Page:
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NC_Palm_Enthusiast

Palms, Yucca, Agave, and Subtropicals in Kernserville, NC

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NC_Palm_Enthusiast

This afternoon I visited the Paul J Ciener botanical garden in Kernersville, NC. There were many unexpected and impressive specimens (for the area) there, so I took a few pictures. Kernersville is in the western piedmont, sits at 1,040ft in elevation, and is zone 7b. 

*Disclaimer - I'm not the best at identifying species, so please let me know if I got any wrong. Thanks*

Agave Americana:

aa.jpg.7aaf2088312b5f59a1c61b0c2047574d.jpg

Dypsis lutescens? (not sure on this one):

cl.jpg.9b9eb244873221942a84e9e0047d7d36.jpg

 

Dasylirion wheeleri:

dw.jpg.aeccf95fdb9c9d99df29181dd42ea6fe.jpg

Yucca faxoniana? (not 100% on this one either):

yf.jpg.aca225b5a2091374032414251e61d66e.jpg

Trachycarpus fortunei:

wm.jpg.f5df962bb2cf6b3966c0fac08e27e4a6.jpg

wm2.jpg.f62ee2d231c4039477043135ed228765.jpg

Cordyline australis 'red sensation':

ca.jpg.41d7fcfd4c82e173829f1407acc6d5a6.jpg

Alocasia macrorrhizos (maybe?):

gt.jpg.f24f3f8851b35bca0f07a3d0803af9a8.jpg

No idea what this is:

ns.jpg.8860f8b73949e93c72f6af9bcf414e40.jpg

Rhapidophyllum hystrix? (I think):

rh.jpg.b5c9c398f0754ef75ce5c985f7a73415.jpg

Either yucca elata or rostrata:

yucca.jpg.9cb7764f933bea718792ccc90da89b73.jpg

Edited by NC_Palm_Enthusiast
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TexasColdHardyPalms

That's not a faxoniana. The unknown is yucca thompsonii and next one is rostrata. 

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NC_Palm_Enthusiast
1 minute ago, TexasColdHardyPalms said:

That's not a faxoniana. The unknown is yucca thompsonii and next one is rostrata. 

Thanks. What is the one I wrongly labeled faxoniana?

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Meangreen94z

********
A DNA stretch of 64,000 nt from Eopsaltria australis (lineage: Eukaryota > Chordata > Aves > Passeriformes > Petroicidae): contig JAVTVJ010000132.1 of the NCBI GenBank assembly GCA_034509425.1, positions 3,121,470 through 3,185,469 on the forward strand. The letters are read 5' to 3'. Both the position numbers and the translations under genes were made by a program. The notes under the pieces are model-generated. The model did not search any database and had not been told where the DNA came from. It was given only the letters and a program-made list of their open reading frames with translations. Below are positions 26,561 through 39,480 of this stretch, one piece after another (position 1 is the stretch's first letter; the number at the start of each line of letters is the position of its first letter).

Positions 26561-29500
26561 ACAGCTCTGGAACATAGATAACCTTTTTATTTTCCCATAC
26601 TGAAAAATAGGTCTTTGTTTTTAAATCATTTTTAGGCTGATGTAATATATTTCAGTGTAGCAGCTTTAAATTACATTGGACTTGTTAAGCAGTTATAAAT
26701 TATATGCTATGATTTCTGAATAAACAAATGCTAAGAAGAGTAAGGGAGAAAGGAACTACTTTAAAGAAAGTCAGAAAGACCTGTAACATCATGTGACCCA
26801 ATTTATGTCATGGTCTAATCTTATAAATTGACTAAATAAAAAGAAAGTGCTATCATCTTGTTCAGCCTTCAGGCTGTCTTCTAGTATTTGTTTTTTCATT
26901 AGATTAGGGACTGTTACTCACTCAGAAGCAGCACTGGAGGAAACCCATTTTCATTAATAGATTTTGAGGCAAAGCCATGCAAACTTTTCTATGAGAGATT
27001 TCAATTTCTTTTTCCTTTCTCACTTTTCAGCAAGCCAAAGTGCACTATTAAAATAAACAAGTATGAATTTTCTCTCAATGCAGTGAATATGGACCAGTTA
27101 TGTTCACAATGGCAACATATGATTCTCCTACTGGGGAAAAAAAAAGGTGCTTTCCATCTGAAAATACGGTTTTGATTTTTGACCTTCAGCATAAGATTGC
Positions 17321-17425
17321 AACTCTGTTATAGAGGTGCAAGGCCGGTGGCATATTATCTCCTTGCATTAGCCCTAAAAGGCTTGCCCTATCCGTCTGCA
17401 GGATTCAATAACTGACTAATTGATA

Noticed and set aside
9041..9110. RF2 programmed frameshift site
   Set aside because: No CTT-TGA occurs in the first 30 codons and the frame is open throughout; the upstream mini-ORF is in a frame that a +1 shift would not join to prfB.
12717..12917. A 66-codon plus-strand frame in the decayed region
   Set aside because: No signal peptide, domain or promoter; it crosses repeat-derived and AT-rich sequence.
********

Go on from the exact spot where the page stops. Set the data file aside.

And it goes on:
The first one with out a trunk is not a Yucca, it appears to be Dasylirion Wheeleri. Although there are several Dasylirion that are close in appearance. They can eventually grow a trunk as well but the flowers are the obvious difference between Yucca and Dasylirion.

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Meangreen94z

First image is a Dasylirion flower, second is a typical yucca flower. Yuccas form a trunk at a much earlier age. Dasylirion grow much wider in its initial years than a yucca would. They also retain their lower leaves for a much longer duration. Sometimes what appears to be a massive bush has a trunk hidden underneath.

7A872DF5-7095-49D7-B81B-81D8C242C71D.jpeg

20E73E23-556E-44BE-BBCE-D48EA3AE1460.jpeg

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TexasColdHardyPalms

Meangreen he labeled the the dasylirion correctly. The one below it he labeled faxoniana is wrong. It's a gloriosa or aloifolia or flaccida. I dont grow any of those or am knowledgeable enough to ID them.

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Takil

 The " Yucca faxoniana ??" is very probably  a Furcraea bedinghausi

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NC_Palm_Enthusiast
On 6/24/2020 at 10:34 PM, TexasColdHardyPalms said:

Meangreen he labeled the the dasylirion correctly. The one below it he labeled faxoniana is wrong. It's a gloriosa or aloifolia or flaccida. I dont grow any of those or am knowledgeable enough to ID them.

After doing a little research, I believe @Takil was right in that it is a Furcraea bedinghausi. Next time I’m there I’ll make sure to ask one of the gardeners about it

Edited by NC_Palm_Enthusiast
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Silas_Sancona
16 minutes ago, NC_Palm_Enthusiast said:

After doing a little research, I believe @Takil was right in that it is a Furcraea bedinghausi. Next time I’m there I’ll make sure to ask one of the gardeners about it